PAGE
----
Vol 4, Issue 1, February 2017

Coordinated Hunting by Cuban Boas


Dinets, V. (2017). Coordinated hunting by Cuban boas. Animal Behavior and Cognition, 4(1), 24–29. https://doi.org/10.12966/abc.02.02.2017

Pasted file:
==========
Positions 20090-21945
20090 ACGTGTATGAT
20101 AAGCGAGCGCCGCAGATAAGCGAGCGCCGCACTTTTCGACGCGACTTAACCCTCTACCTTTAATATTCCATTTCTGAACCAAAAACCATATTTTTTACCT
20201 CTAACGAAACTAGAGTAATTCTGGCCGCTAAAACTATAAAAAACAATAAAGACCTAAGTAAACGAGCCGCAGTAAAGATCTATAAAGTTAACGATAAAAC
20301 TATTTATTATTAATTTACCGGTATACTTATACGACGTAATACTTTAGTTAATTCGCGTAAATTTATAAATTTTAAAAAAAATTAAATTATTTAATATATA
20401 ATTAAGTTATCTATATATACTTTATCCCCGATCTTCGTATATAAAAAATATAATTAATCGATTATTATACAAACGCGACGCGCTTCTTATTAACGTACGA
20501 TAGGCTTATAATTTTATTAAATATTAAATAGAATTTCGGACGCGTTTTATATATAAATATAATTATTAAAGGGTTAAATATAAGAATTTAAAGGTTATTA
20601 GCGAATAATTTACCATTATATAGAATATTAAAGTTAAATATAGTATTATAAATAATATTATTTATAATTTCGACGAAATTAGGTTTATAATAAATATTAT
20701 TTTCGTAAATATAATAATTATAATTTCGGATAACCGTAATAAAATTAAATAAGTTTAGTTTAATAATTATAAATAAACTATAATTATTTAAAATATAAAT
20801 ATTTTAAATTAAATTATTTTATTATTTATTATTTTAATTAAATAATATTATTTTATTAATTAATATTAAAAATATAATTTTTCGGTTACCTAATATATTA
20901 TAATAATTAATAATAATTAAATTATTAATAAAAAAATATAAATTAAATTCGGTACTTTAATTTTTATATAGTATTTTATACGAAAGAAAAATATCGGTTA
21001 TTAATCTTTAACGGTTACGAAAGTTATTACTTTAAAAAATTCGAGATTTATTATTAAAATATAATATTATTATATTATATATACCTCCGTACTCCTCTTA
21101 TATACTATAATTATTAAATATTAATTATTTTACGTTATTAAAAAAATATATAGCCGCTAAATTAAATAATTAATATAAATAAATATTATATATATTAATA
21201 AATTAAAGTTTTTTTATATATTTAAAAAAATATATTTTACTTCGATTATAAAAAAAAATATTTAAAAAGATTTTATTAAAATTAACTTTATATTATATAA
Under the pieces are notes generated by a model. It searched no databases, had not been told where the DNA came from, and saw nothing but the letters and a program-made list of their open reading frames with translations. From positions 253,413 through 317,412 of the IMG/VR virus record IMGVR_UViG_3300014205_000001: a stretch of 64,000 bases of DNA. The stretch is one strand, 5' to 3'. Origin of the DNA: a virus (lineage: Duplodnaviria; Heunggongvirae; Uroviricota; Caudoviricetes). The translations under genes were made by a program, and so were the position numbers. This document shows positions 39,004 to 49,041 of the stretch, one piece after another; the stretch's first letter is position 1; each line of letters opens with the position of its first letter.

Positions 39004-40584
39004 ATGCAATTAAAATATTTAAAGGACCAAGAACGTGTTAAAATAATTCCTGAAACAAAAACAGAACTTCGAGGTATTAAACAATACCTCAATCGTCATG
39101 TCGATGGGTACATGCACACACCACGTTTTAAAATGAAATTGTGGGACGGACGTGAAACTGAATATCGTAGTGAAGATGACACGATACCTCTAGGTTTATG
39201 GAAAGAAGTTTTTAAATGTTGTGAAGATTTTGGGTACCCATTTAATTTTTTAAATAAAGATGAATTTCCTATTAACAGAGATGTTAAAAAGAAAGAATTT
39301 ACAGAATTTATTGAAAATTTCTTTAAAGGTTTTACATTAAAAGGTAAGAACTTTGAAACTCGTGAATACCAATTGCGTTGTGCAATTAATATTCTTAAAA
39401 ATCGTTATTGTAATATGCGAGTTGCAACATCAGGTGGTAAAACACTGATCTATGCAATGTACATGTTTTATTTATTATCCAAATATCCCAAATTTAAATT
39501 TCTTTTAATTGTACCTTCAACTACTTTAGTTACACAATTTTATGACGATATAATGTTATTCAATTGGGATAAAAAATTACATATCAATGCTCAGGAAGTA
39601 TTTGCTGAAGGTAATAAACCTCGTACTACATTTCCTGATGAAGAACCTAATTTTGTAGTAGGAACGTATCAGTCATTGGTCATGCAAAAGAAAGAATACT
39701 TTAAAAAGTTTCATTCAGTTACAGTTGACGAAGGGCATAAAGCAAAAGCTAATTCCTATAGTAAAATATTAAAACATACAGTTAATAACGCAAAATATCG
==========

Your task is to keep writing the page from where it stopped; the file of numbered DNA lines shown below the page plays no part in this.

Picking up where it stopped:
Coordinated hunting, in which individual predators relate in time and space to each other’s actions, is uncommon in animals, and is often difficult to distinguish from simply hunting in non-coordinated groups, which is much more common. The author tested if Cuban boas (Chilabothrus angulifer) hunting bats in cave passages take into account other boas’ positions when choosing hunting sites, and whether their choices increase hunting efficiency. Snakes arriving to the hunting area were significantly more likely to position themselves in the part of the passage where other snakes were already present, forming a “fence” across the passage and thus more effectively blocking the flight path of the prey, significantly increasing hunting efficiency. This is the first study to test for coordination between hunting reptiles, rather than assume such coordination based on perceived complexity of hunting behavior.